3 April 2018
CTS-Labs publication (1) of new branded security flaws in AMD’s latest Ryzen and EPYC processors attracted much media attention.
Two facts on RYZENFALL, MASTERKEY, FALLOUT and CHIMERA:
- In all cases the attacker requires administrative access to exploit the processor flaws.
- For exploitation of MASTERKEY the attacker needs to re-flash the bios.
For a good overview see post ‘AMD Flaws’ (2) in the Trail of Bits blog.
To put it succinctly:: An attacker managed to fully compromise a system based on an AMD Ryzen or EPYC processor and to stay undetected. Then he starts exploiting Masterkey, flashes the BIOS and reboots the system. As a result he gets directly detected.
That makes no sense. Once I fully compromised a system I have plenty opportunities to run a deep dive into the victim’s network and, to stay undetected. The risk of getting detected when exploiting e.g. MASTERKEY is just too high.
The world of threat actors can be divided in two classes: Non-Nation State Actors and Nation State Actors. In particular MASTERKEY fits perfectly in the cyber weapon arsenal of the latter because only they have the resources to compromise the processors where it is most convenient, in the supply chain.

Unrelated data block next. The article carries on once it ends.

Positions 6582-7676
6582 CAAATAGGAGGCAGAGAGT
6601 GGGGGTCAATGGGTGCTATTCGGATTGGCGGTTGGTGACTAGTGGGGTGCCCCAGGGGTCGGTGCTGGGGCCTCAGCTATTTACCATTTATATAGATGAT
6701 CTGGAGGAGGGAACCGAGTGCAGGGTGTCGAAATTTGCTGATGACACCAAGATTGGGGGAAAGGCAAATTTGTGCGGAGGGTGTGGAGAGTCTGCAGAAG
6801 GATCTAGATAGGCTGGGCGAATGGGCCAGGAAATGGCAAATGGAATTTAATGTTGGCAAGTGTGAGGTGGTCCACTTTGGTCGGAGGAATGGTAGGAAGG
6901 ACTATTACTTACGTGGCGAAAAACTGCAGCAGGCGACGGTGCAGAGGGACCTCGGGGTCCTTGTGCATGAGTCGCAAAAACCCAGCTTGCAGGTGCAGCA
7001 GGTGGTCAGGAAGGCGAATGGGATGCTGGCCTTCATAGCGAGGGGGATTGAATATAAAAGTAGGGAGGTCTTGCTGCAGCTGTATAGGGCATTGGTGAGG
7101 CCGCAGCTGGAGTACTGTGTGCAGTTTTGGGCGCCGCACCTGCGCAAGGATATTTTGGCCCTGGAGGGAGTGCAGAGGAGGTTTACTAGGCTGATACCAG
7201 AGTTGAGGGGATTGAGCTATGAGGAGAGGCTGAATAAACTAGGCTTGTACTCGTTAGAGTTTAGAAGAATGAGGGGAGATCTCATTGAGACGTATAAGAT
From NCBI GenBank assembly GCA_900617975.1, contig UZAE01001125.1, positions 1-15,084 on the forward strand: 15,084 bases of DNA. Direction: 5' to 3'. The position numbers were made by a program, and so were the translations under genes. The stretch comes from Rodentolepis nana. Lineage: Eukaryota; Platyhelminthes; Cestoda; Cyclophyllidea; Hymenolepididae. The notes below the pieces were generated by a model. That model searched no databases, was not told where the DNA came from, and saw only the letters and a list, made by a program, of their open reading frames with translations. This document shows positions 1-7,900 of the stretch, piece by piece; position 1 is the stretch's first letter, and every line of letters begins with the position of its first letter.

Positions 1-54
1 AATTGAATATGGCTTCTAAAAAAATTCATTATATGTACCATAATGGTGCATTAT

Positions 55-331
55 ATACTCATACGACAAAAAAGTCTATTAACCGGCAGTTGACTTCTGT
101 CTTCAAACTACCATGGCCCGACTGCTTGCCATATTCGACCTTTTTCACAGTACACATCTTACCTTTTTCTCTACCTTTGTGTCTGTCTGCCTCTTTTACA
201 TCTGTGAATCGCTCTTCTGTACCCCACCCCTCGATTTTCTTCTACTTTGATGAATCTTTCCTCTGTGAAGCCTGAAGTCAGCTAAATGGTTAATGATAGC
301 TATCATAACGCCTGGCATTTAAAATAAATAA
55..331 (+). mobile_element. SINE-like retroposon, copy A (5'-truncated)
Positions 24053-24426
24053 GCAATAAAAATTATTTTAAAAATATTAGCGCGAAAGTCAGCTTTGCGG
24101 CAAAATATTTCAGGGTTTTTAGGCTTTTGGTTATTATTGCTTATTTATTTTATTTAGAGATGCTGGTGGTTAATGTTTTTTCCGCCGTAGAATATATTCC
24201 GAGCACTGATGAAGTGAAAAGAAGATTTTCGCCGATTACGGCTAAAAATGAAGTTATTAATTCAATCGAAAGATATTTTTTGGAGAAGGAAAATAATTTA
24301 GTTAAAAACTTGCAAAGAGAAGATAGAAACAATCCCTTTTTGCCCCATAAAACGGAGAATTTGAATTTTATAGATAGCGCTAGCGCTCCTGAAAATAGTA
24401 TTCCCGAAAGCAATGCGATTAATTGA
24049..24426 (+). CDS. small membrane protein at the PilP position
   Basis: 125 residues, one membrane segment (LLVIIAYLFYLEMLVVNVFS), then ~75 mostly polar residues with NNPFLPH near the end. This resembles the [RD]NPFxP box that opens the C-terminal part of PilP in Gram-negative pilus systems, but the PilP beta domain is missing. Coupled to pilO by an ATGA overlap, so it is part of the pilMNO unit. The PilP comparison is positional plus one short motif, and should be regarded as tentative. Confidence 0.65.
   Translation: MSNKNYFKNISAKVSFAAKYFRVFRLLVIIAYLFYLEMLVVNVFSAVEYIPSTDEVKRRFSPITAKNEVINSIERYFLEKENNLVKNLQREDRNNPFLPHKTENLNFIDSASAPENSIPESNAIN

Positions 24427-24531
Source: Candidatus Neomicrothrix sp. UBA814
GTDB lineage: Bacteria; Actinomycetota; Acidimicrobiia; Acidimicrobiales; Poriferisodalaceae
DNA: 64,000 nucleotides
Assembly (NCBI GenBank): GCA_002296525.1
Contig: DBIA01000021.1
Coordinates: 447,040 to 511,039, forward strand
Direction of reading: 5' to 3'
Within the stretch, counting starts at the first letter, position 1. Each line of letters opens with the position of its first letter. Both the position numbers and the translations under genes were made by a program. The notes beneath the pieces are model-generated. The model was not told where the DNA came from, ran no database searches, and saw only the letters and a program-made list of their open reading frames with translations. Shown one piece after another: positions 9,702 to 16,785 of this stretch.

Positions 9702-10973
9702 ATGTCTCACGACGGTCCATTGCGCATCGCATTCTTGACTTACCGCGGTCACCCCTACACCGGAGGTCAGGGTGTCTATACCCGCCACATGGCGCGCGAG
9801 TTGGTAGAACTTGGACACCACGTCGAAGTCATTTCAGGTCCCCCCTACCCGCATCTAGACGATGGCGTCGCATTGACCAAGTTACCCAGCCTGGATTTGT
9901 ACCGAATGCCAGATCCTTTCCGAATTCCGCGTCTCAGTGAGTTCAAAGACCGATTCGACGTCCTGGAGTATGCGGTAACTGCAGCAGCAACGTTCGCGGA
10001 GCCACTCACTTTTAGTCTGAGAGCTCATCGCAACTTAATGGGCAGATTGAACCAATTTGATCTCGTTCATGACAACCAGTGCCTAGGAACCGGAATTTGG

I don’t like branded vulnerabilities because they keep us from dealing with really important security issues.
Have a great week!
CTS-Labs. Severe Security Advisory on AMD Processors [Internet]. AMDFLAWS. 2018 [cited 2018 Apr 3]. Available from: https://safefirmware.com/amdflaws_whitepaper.pdf
Guido D. “AMD Flaws” Technical Summary [Internet]. Trail of Bits Blog. 2018 [cited 2018 Apr 3]. Available from: https://blog.trailofbits.com/2018/03/15/amd-flaws-technical-summary/